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Andrew Bell

Anchor, Reporter


One reason we’ve enjoyed reporting on cannabis capitalism — BNN’s top story of 2017 – is the opportunity to watch unprecedented laws, government policies and regulations be created in real time. This is a global story: It’s the first time in history that a major economy has prepared to legalize recreational use of marijuana.

Much will depend on the rules that actually apply on the street when Canadians saunter forth to buy their supplies. And that is up to the provinces, which have come up with a kaleidoscope of plans. For example, British Columbia may be set to allow currently illegal vendors to enter the market while Ontario is pledging a stringent crackdown. Some, such as Manitoba and Quebec, have spurned the federal proposal to allow four plants at home. Alberta, like some other provinces, intends to allow private stores. Nova Scotia has drawn criticism with a framework that would see sales through existing government liquor outlets.

Here’s a roundup of the regimes that have been proposed so far: 


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Population: 4.8M

Minimum age: 19 for buying marijuana

  • Public and private retailers. Details due in January or February.
  • Premier John Horgan has suggested that currently illegal marijuana dispensaries could have a role. "We have, in some parts of the Lower Mainland, more dispensaries than we do Starbucks…We are well-advanced in terms of the retail elements of this."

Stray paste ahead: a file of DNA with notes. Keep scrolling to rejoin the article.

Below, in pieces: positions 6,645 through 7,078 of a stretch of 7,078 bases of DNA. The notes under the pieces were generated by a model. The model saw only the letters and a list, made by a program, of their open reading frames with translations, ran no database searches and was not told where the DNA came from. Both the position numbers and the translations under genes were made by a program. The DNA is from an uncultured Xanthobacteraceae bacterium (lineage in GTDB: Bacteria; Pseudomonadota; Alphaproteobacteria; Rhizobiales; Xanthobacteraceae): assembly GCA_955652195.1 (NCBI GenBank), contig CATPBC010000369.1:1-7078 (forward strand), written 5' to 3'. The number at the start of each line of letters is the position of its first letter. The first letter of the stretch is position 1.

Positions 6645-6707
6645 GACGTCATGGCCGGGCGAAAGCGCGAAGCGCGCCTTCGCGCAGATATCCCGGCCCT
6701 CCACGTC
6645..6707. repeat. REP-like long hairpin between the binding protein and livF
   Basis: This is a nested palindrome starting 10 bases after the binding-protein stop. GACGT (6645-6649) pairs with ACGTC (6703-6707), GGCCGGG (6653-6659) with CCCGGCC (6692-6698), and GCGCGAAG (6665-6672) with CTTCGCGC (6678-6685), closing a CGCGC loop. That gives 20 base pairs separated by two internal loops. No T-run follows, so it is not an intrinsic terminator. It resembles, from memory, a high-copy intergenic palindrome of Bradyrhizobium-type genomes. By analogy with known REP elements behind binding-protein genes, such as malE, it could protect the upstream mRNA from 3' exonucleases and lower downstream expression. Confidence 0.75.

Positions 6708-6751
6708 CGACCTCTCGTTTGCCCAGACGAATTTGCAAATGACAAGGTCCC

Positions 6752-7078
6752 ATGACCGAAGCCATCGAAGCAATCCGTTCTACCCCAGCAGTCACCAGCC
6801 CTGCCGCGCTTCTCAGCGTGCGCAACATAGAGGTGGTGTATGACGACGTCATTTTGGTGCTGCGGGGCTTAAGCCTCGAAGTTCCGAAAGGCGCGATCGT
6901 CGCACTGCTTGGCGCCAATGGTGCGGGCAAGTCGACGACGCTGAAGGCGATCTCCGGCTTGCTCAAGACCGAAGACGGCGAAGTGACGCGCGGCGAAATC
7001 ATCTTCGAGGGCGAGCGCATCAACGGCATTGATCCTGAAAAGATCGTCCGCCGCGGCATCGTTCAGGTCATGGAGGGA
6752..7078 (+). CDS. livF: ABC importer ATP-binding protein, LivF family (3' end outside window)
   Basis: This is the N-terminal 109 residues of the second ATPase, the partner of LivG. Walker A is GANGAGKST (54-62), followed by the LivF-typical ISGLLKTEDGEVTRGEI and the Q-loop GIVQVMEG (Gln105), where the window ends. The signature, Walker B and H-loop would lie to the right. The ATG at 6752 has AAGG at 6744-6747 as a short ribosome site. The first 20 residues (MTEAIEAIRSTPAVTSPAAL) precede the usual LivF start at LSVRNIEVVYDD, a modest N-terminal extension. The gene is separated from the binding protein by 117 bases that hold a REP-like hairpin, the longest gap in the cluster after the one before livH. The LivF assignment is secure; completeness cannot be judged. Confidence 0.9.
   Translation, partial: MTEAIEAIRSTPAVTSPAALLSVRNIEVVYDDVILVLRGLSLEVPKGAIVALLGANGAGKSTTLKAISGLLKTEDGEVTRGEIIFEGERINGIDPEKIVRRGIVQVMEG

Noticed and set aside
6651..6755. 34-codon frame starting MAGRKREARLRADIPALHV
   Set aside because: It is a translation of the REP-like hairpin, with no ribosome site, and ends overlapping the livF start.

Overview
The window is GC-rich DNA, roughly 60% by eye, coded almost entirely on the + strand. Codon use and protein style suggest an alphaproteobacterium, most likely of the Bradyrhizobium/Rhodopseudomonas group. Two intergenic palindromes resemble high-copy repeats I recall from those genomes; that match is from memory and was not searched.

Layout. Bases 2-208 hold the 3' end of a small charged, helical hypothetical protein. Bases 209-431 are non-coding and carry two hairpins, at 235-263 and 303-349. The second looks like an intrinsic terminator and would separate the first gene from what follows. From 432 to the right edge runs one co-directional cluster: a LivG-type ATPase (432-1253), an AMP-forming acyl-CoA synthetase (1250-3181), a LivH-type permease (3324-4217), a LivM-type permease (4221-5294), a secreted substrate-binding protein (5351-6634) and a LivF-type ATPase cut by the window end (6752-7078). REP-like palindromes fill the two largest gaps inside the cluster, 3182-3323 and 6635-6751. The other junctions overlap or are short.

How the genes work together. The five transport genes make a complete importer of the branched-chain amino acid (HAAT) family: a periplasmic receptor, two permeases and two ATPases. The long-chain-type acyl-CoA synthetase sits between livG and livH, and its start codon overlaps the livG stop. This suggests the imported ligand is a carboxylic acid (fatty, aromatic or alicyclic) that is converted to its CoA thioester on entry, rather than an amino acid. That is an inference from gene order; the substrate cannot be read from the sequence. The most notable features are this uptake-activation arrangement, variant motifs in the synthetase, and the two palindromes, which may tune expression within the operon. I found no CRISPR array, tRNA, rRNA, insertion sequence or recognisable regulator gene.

• Province will be lone wholesaler through B.C. Liquor Distribution Branch.
  • Also unclear if homegrown marijuana will be allowed. Provincial doctors oppose home cultivation on safety grounds and landlords say it shouldn’t be permitted in rented premises.

Possible stock play: Large-scale greenhouse-vegetable grower Village Farms (VFF.TO) is adapting an operation in the province for cannabis production as part of a 50/50 joint venture with Emerald Health Therapeutics (EMH – Cdn Stock Exchange)


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Population: 4.3M

Legal age: 18

  • Will allow private stores, which will be restricted to selling only cannabis and paraphernalia (papers etc.)
  • Online sales run by the province
  • No set limit on the number of stores but Alberta Gaming and Liquor Commission won’t issue flood of licenses.
  • Four plants may be grown per household. But province says renters and condo-dwellers may be restricted by rental agreements or condominium bylaws.
  • Allowed to consume cannabis in home and in some public spaces where tobacco allowed, but use will be banned in cars.